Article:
Full_Name: Greg Kochanski

Version: 2.2.1

OS: Debian Linux (testing)

Submission from: (NULL) (212.159.16.190)

This is really a feature request.

When you do mosaicplot() on a data set where the probability of

several nearby rows is small, then the labels for those

rows are plotted overlapping each other.

This situation can be improved by calling mosaicplot()

with a large value of "off", but sometimes, even off=50

(the largest allowable value) isn't sufficient,

especially if the labels are several characters long.

The problem exists even if the labels don't overlap,

because one needs space between the labels to avoid

confusion. For instance, labels "L*H", "!H*", and

"L%" when too close together turn into

"L*H!H*L%" which is confusing to anyone.

The problem could be solved by breaking the assumption that

the label position need always be exactly matched to the

graphic. This is OK, especially for rows because

(a) the graphical blocks that are part of a single row

aren't aligned with each other anyway, and

(b) if you can read the labels, you can generally

match things up by counting.

One way to do this in a fairly nice way is to position

the labels in such a way to minimize the

sum of the squared error between the label center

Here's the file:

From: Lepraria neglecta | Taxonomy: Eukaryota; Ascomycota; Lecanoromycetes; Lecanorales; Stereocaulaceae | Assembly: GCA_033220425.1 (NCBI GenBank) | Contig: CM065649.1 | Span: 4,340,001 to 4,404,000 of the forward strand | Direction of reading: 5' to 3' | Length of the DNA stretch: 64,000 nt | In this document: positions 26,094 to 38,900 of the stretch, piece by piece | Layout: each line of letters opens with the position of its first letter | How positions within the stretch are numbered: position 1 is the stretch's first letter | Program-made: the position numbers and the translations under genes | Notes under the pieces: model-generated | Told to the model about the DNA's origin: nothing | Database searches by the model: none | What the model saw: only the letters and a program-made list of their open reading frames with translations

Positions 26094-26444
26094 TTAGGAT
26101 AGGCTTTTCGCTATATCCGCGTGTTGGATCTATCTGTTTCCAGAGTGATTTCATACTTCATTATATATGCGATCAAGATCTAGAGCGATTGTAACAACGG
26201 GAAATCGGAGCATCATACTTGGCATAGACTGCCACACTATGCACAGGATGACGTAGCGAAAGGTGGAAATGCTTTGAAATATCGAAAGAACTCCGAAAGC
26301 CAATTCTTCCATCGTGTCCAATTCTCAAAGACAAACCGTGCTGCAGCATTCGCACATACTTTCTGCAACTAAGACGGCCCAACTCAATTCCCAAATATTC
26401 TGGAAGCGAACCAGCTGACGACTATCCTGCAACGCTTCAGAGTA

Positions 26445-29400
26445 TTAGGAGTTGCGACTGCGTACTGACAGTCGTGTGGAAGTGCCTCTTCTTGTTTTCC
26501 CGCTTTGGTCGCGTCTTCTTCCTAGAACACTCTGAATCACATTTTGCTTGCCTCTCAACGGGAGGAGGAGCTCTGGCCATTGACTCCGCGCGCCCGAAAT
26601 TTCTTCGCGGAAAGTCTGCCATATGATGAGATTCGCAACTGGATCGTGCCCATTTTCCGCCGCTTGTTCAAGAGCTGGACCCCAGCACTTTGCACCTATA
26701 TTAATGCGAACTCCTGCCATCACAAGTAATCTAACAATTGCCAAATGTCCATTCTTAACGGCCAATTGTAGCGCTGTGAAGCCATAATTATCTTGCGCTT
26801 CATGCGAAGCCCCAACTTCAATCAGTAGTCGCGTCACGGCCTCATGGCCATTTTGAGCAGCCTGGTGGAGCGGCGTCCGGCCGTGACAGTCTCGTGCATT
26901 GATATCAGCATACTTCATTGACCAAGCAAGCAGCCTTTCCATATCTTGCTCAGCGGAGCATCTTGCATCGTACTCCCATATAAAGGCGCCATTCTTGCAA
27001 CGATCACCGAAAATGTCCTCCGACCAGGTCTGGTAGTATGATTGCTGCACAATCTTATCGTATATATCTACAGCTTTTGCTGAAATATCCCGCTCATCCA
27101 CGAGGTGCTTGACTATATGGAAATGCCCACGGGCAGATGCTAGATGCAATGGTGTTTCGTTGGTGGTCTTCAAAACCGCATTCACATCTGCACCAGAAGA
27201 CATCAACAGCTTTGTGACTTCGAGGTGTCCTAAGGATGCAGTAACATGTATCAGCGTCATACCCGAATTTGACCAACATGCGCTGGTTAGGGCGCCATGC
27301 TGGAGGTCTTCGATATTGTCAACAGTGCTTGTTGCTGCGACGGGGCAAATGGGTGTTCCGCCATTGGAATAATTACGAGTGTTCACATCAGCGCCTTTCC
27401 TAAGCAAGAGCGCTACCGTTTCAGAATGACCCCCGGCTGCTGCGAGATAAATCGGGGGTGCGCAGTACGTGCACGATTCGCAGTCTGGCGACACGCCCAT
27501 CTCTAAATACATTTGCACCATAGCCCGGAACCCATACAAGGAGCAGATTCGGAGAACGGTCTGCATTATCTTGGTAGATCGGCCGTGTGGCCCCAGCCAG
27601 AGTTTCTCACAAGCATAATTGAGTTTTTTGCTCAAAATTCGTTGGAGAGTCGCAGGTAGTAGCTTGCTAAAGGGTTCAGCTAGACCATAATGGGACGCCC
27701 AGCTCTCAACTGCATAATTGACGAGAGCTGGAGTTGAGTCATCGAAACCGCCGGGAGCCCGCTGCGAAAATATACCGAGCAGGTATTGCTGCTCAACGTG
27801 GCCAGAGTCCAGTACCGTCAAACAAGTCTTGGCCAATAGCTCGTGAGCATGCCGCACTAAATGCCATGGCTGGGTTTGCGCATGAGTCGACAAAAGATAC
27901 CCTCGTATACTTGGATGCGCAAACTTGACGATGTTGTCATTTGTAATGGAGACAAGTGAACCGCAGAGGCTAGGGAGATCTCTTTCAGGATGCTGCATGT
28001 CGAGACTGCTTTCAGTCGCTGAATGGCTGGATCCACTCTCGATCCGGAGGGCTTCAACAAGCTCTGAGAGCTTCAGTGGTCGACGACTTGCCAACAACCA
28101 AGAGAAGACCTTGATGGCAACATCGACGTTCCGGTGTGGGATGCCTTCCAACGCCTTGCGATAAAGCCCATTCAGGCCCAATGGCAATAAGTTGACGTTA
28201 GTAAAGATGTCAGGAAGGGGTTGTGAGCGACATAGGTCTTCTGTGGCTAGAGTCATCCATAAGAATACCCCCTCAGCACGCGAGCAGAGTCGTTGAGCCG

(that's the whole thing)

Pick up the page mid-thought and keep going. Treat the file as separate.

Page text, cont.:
and the average position of the blocks on that row,

subject to the constraint that labels be

non-overlapping.

This problem is actually not too hard to solve:

it is essentially Kruskal's algorithm for finding

a best-fit monotonic sequence (which probably exists in

CRAN already).

Neglecting edge effects, assume you have a

vector of desired positions z, and

a vector of minimum widths for each label w.

Then, you can compute the space used up by

the labels: s[i] = -0.5*w[1] + sum(j<i of w[i]) + 0.5*w[i]

and compute y = M(z-s) + s

where M() gives the best-fit monotonically nondecreasing

fit to it's argument. Y should then be the correct

place to put each label.

If there's a likelyhood of getting a patch accepted,

I could probably supply one.

(Given the opportunity, I'd think about shifting the blocks

up and down also, to do an overall alignment.)

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